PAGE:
Durjan was an exceptionally good singer from early days and his songs used to immediately attract people. Bundelkhand region has a rich tradition of folk song and dance and dalits in particular are known for their special skills in this. Young Durjan was particularly good at singing with a dhapli.
He used this special talent to get some fame and make some extra earnings. His family then persuaded him to marry again and he was married to Subodhia in 1926.
Despite his talent in singing and folk theatre or nutanki, Durjan was by and large confined to his role as a farm worker due to absence of social mobility in rigid and oppressive socio-economic conditions. Like other farm workers working in conditions of semi-bondage, he too had become hopelessly indebted and was beginning to lose hope of seeing any different or better future.
However things were to change soon in a rather dramatic way.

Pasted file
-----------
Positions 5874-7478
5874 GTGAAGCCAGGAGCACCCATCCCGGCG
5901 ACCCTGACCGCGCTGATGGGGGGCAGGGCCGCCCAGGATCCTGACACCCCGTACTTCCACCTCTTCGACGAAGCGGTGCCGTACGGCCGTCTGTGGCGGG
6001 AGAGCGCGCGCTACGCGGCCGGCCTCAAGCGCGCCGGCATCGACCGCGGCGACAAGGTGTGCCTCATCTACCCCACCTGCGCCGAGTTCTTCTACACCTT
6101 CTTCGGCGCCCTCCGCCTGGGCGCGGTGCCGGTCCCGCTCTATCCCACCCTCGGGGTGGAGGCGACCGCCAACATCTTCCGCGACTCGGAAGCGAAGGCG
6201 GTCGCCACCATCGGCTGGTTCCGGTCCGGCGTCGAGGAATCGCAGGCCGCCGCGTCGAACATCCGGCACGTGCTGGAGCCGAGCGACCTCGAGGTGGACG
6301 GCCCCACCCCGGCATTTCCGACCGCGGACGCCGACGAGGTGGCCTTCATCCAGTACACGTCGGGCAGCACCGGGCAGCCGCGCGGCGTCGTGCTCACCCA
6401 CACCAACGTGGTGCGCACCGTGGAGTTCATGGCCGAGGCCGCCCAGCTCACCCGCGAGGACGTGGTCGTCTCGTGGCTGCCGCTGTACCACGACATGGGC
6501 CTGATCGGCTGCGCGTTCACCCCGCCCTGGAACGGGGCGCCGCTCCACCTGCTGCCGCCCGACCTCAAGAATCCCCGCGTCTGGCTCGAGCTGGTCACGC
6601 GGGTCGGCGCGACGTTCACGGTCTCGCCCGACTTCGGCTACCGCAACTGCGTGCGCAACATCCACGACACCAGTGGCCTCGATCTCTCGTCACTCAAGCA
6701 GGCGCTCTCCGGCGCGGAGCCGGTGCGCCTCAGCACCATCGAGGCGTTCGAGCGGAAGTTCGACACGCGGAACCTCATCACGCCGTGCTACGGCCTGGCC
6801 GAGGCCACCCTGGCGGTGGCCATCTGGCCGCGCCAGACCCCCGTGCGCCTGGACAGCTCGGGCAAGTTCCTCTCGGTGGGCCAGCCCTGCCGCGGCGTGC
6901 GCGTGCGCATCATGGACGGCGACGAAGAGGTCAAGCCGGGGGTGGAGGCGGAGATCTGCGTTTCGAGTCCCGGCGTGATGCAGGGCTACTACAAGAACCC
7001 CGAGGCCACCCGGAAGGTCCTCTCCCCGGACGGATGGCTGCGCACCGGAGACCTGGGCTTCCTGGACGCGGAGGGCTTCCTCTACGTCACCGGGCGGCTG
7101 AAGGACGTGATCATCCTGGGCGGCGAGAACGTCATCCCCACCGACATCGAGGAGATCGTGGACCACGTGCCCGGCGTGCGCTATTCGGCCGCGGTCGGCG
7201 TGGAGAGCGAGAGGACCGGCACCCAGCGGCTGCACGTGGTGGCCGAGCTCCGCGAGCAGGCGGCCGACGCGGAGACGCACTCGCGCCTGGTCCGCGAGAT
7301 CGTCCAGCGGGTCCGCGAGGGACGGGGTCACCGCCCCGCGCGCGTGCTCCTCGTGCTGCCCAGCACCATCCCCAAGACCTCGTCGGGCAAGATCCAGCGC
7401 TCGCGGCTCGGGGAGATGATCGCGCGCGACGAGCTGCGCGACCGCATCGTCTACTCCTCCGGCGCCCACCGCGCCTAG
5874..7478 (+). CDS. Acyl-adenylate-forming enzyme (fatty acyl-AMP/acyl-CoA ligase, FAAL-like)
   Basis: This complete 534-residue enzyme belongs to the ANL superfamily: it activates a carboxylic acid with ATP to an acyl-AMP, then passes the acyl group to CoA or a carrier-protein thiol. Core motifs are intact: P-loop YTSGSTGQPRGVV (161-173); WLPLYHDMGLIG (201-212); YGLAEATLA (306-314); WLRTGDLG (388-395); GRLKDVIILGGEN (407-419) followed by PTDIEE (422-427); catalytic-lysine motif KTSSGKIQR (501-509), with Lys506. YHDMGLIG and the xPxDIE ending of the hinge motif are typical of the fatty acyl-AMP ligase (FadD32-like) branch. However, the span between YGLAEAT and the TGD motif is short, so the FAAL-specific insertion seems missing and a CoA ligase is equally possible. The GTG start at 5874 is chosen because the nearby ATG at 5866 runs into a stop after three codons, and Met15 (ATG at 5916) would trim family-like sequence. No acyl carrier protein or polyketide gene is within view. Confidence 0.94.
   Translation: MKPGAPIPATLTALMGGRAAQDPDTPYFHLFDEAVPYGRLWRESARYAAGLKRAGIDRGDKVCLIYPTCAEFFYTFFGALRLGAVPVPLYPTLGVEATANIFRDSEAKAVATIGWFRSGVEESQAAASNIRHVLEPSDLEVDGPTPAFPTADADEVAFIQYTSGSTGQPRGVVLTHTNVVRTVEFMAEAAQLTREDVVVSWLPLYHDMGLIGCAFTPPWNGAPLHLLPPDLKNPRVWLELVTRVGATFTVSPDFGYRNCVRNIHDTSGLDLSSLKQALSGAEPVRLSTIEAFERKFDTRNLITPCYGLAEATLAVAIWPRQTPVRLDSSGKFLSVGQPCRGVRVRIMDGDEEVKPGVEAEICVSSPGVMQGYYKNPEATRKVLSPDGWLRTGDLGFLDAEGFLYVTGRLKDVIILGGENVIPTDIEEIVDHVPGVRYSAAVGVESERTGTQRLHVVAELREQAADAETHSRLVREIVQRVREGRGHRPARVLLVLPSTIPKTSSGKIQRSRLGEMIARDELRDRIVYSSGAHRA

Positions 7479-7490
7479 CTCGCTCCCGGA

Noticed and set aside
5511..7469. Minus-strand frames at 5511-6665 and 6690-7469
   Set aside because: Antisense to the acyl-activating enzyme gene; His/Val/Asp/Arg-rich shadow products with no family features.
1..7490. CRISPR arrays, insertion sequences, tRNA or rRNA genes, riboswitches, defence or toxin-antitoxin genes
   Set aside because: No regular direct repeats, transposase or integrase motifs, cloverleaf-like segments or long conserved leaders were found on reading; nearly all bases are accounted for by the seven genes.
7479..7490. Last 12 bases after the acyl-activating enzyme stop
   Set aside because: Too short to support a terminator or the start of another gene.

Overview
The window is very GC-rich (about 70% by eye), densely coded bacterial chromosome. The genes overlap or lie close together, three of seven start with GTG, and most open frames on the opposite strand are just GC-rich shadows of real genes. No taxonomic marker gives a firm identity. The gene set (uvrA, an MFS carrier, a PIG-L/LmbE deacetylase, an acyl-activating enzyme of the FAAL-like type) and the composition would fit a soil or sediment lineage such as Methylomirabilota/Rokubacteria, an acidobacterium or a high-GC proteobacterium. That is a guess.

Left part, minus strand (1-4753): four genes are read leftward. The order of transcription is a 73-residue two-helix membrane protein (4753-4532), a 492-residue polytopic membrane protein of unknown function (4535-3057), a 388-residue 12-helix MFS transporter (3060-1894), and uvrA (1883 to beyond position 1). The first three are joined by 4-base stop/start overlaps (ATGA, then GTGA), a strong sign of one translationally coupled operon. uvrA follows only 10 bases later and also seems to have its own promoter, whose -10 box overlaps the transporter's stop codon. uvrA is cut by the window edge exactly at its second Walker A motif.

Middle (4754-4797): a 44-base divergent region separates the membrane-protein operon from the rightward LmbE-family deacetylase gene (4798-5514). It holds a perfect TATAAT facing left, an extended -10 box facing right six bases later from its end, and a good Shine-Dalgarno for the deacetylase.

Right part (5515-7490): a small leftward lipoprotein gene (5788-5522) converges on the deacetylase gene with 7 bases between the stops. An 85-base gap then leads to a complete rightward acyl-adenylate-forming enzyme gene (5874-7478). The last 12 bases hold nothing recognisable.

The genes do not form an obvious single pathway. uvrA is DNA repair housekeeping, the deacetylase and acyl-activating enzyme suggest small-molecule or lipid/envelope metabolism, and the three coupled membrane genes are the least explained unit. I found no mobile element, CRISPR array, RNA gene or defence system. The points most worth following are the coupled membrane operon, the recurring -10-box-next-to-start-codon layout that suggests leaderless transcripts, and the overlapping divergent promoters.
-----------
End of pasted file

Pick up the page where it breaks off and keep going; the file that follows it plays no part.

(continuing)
In 1936 while travelling for one of his song and dance performances, Durjan met a saint called Gudri Wale Baba in Korrakanak village. This saint appeared to be a veteran of liberation theology approach. He interpreted religious teachings in such a way as to convince Durjan and some others that the true path of religion is to have deep commitment to serving the poor and protecting them from exploitation. The saint also told him to come back with more people who can walk on such a path.
Although just then Durjan had to return to his bonded work, but he started thinking a lot about other possibilities. When most of the food grain he was supposed to get at harvest time was also being taken away to pay for debts, Durjan finally decided to escape with his family. When he was not seen around for some time, the landlord chased him with some goons. However when Durjan challenged them with a sword, they returned. Durjan then sought shelter in the Dalit hamlet of his wife’s maternal village.